29.0 x 29.5cm
Rank badges were insignia badges worn by court officials to signify their status in the civil or military sphere. Two badges were attached to the costume, one on the back the other on the front which was split to allow the garment to be buttoned up at the front.
The badges were first introduced during the Ming period in 1391. From the Ming (1368-1644) to the Qing dynasty (1644-1912) the styles of the badges changed dependent on the tastes of the times - not necessarily only when the court dress regulations were published in 1652 and revised by Qianlong emperor in 1759. The best indicator of the time period of a badge are background elements such as water and cloud designs, as these could indicate what was fashionable at the time.
Civil rankings were based on the passing of demanding official examinations. Civil badges consisted of nine ranks each represented by a different bird, with only a couple of changes of bird types over the two dynasties. Military examinations were based on physical feats rather than literary and the rank badges are rarer. For example, towards the overturn of the Qing, military rank badges in particular were burnt to conceal identification. Military badges consisted of animals representing rank. During the Qing rank badges were generally worn by an official, his wife or wives and unmarried sons and daughters (Garrett 37)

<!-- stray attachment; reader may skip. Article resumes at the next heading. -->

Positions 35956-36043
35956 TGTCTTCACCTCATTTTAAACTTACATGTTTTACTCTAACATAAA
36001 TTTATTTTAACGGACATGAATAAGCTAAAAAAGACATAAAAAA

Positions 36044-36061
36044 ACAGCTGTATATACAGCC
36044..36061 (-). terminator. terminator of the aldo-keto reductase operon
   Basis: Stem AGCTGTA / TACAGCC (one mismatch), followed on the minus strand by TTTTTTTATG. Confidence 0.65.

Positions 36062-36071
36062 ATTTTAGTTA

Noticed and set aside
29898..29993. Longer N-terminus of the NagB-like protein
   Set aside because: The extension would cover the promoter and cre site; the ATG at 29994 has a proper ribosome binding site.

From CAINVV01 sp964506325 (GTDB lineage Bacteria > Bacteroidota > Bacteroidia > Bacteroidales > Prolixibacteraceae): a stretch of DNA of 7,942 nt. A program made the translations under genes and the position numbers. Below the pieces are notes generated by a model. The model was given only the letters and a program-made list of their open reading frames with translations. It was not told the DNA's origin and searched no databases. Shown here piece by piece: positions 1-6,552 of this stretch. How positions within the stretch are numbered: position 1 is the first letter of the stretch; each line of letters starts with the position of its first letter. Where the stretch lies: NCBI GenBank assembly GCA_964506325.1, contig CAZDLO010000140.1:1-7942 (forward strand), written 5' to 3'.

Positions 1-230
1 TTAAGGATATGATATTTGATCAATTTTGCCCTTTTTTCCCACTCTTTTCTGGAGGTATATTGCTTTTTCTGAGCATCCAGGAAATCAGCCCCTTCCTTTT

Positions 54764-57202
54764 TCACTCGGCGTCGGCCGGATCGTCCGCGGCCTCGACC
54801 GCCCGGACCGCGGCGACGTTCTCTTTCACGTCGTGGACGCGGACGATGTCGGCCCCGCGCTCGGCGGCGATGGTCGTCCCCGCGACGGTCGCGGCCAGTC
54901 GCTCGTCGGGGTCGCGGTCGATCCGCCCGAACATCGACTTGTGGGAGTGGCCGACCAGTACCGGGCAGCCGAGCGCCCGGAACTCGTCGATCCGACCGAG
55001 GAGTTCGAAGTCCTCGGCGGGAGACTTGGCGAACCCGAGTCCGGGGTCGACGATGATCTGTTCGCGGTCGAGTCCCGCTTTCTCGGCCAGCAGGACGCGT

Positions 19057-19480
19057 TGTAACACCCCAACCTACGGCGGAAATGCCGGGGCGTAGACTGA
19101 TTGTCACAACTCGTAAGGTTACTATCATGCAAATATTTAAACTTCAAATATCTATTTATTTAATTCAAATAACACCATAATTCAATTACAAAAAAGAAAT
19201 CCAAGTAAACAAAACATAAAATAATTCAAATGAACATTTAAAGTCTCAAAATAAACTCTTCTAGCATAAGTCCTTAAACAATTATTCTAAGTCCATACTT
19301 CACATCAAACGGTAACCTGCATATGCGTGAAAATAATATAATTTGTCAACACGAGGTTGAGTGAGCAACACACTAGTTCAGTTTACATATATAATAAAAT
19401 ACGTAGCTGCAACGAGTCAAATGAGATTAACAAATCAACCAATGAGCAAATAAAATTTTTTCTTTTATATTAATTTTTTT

Kesi (‘cut silk’) badges are a rarer and more valuable textile, whose complexities lie in the weaving technique. Schuyler Cammann noted that compared to the Ming period, many of the early Qing badges were embroidered. This could be due to 2 reasons: the fall of Yangzhou in 1645 and other cities which had silk weaving industries-resulting in the high cost of silk; and that woven silk appeared to be monopolised by the imperial classes with restricted use to nobles. (Cammann p. 97).
This civil rank badge of kesi silk tapestry depicts a crane, which is the first and highest rank. The badge is split indicating that it was worn at the front of the garment. The bird is standing on a rock amongst turbulent waves and surrounded by auspicious symbols such as bats, 'ruyi' sceptre, clouds, flowers and floral motifs. This piece was originally woven into a coat. The couched border is a later addition.
Schuyler Cammann, ‘The development of the Mandarin square’, 'Harvard Journal of Asiatic Studies', vol.8, no.2 (Aug. 1944), pp. 71-130
Valery M. Garrett, 'Mandarin Squares', Oxford University Press, 1990.
Valery Garrett, 'Chinese dress from the Qing dynasty to the present', Tuttle Publishing, Singapore, 2007.
Asian Art Department, AGNSW, June 2011
One hundred flowers (2011), Art Gallery of New South Wales, 01 Sep 2011–15 Jan 2012.